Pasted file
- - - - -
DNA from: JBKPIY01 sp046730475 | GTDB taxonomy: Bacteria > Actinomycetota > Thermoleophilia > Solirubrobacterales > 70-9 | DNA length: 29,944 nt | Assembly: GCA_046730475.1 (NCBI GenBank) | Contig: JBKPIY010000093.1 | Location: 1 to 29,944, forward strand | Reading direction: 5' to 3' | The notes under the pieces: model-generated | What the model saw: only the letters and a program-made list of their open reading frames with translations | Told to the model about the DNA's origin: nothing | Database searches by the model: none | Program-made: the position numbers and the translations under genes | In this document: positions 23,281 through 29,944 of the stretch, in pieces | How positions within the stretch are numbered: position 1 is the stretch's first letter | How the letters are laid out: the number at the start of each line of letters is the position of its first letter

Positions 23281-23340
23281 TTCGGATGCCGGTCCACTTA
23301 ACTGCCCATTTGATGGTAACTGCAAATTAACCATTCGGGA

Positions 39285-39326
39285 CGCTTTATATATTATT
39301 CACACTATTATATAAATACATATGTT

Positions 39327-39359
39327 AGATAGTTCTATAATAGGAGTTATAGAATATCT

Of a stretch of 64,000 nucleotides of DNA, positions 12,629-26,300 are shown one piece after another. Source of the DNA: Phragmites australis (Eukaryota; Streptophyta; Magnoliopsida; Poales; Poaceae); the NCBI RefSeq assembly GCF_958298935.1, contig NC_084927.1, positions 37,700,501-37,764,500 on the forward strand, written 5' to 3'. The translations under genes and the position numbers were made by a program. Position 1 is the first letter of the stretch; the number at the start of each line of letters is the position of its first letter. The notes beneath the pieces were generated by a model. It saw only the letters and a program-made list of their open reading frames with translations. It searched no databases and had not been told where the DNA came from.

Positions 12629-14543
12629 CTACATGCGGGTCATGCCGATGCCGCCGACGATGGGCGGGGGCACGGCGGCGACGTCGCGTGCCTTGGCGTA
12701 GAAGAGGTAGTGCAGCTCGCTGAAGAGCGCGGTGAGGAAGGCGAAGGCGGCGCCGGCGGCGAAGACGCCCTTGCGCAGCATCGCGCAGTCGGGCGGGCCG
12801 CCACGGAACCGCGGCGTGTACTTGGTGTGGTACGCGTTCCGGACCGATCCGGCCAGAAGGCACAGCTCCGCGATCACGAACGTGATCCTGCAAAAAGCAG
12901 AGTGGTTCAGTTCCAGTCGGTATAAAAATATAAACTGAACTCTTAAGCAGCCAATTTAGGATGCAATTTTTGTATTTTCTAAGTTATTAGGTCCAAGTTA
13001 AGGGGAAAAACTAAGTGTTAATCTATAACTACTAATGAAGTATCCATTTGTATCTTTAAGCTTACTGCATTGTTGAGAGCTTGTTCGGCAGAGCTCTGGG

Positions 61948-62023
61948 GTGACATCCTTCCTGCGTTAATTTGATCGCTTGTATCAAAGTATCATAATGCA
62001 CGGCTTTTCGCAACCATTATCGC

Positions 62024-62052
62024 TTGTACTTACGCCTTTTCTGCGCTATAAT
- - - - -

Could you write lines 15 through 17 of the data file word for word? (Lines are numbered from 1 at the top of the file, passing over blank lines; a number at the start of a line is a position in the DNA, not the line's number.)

12901 AGTGGTTCAGTTCCAGTCGGTATAAAAATATAAACTGAACTCTTAAGCAGCCAATTTAGGATGCAATTTTTGTATTTTCTAAGTTATTAGGTCCAAGTTA
13001 AGGGGAAAAACTAAGTGTTAATCTATAACTACTAATGAAGTATCCATTTGTATCTTTAAGCTTACTGCATTGTTGAGAGCTTGTTCGGCAGAGCTCTGGG

Positions 61948-62023